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In a case involving industrial lubricants, a federal judge in Arkansas found that a chemical company’s comprehensive general liability policy did not covers claims arising from allegations that the company had stolen a former client’s proprietary formula.

Background

Pinnacle is a Pine Bluff, Arkansas corporation that makes bulk lubricants, both for sale to the general public and for third parties to resell under their own brands.

Gibraltar Lubricating Services, Inc. is another Arkansas corporation that develops and sells specialty lubricating oils.

Pinnacle and Gibraltar entered into an agreement for Pinnacle to make products for Gibraltar.  Gibraltar provided Pinnacle with its confidential and proprietary formula so that Pinnacle could prepare test batches of its product.  Pinnacle made one test batch that was sold to a Gibraltar customer.

According to Gibraltar, Pinnacle demanded the right to be Gibraltar’s exclusive blender of lubricants.  Gibraltar refused the demand and terminated its relationship with Pinnacle.

Gibraltar alleged that Pinnacle then began soliciting Gibraltar customers, selling a lubricant using the Gibraltar formula at a price lower than Gibraltar’s.

Gibraltar sued Pinnacle, claiming trade secret misappropriation and breach of contract.

During the period when the companies were doing business, Pinnacle had a commercial general liability policy with Chartis Specialty Insurance.  Pinnacle tendered its defense to Chartis but Chartis refused to defend Pinnacle, saying that Gibraltar’s claims were not covered by Pinnacle’s insurance policy.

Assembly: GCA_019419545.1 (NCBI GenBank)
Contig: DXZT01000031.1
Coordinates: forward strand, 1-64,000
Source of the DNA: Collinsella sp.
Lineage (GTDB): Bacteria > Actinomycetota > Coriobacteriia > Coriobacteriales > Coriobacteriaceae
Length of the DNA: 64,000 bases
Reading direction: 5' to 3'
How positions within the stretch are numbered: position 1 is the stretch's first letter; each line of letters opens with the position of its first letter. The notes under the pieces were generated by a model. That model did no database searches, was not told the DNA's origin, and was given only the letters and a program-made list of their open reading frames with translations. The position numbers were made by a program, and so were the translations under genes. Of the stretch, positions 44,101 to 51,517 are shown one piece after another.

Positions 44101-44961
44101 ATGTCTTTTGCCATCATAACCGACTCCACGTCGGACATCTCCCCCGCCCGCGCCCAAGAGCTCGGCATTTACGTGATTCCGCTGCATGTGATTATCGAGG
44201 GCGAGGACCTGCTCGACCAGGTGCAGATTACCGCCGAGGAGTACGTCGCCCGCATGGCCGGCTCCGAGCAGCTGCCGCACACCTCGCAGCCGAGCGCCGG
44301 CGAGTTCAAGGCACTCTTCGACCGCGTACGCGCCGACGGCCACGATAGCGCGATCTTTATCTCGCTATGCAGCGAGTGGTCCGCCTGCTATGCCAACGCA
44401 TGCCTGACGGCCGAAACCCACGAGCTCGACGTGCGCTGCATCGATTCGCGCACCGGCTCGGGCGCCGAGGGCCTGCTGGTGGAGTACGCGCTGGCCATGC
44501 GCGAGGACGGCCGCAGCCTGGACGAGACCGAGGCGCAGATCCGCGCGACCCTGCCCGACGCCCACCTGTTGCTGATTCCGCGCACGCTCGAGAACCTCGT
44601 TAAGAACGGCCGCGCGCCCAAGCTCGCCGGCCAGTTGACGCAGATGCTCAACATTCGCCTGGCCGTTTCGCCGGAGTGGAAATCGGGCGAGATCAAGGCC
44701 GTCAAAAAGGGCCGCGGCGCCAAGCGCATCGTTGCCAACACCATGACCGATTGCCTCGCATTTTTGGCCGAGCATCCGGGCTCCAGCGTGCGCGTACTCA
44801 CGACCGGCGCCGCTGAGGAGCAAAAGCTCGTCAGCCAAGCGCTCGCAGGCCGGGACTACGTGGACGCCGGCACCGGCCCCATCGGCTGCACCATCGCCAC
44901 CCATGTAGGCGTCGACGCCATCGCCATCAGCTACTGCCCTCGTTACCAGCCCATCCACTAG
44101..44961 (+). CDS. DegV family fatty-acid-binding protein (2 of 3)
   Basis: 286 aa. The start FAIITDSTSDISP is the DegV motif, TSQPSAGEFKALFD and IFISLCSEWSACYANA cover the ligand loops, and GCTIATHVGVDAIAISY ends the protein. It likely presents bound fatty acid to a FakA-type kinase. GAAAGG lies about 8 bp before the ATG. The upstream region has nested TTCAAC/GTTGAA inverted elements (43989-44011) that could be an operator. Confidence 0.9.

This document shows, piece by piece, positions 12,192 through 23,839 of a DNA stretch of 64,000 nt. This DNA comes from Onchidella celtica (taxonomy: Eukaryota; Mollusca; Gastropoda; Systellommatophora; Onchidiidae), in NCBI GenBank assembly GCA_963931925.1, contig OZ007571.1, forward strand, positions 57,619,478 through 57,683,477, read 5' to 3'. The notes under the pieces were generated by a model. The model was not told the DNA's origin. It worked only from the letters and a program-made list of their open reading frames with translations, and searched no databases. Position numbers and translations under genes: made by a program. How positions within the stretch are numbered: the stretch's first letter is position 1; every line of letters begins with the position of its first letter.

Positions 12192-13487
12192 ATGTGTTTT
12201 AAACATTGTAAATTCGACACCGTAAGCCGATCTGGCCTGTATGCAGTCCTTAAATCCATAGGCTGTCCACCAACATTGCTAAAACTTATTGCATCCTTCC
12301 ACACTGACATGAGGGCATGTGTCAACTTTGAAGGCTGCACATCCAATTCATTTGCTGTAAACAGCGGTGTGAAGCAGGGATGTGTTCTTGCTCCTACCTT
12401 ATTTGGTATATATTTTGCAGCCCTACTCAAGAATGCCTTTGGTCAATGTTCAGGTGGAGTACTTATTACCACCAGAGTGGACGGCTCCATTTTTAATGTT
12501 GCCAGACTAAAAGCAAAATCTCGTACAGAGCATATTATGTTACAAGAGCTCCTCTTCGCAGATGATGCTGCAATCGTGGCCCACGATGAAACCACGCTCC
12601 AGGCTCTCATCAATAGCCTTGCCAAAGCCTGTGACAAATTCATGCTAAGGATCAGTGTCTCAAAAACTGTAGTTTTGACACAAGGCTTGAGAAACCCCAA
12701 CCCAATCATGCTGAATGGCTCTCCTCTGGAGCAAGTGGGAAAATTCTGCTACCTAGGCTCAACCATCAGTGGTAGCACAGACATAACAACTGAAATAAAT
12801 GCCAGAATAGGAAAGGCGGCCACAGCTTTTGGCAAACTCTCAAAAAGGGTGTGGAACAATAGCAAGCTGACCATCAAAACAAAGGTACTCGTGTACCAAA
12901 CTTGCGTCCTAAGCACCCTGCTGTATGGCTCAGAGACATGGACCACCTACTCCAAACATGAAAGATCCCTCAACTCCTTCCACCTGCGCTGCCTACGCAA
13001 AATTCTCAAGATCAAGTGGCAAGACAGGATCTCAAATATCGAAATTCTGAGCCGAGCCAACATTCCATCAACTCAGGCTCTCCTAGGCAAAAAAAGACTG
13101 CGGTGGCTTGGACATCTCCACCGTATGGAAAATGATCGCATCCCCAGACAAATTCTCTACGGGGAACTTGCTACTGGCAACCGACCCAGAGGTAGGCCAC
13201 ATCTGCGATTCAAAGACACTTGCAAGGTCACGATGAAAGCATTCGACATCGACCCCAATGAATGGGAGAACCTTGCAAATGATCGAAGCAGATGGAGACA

Pinnacle then sought summary judgment on Chartis’ duty to defend.

The Insurance Policy

The court held that the insurance policy’s property damage clause did not apply because Gibraltar did not actually suffer property damage.  The complaint only charged that Gibraltar lost profits due to Pinnacle’s sales of the allegedly stolen formula, not that it lost the use of the formula.

In addition, there was no covered “occurrence” under the policy because “occurrence” means an “accident” — and Pinnacle’s acquisition and use of the Gibraltar formula was alleged to have been intentional.

The case is Pinnacle Resources, Inc. v. Chartis Specialty Insurance Co.

Are you covered?

Most insurance policies do not provide protection against claims made for intentional acts, such as trade secret theft.  Obviously, this imposes a risk for companies that face unfounded charges of trade secret misappropriation.

If you want to know whether your company’s insurance policy provides coverage for either loss of trade secrets or charges of trade secret theft, of if you anticipate being involved in trade secret litigation, contact our office to arrange a free initial consultation.


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Photo attribution: “Oil Change oil pan 2005 gmc suv” by Myke Waddy. Licensed under Public domain via Wikimedia Commons.

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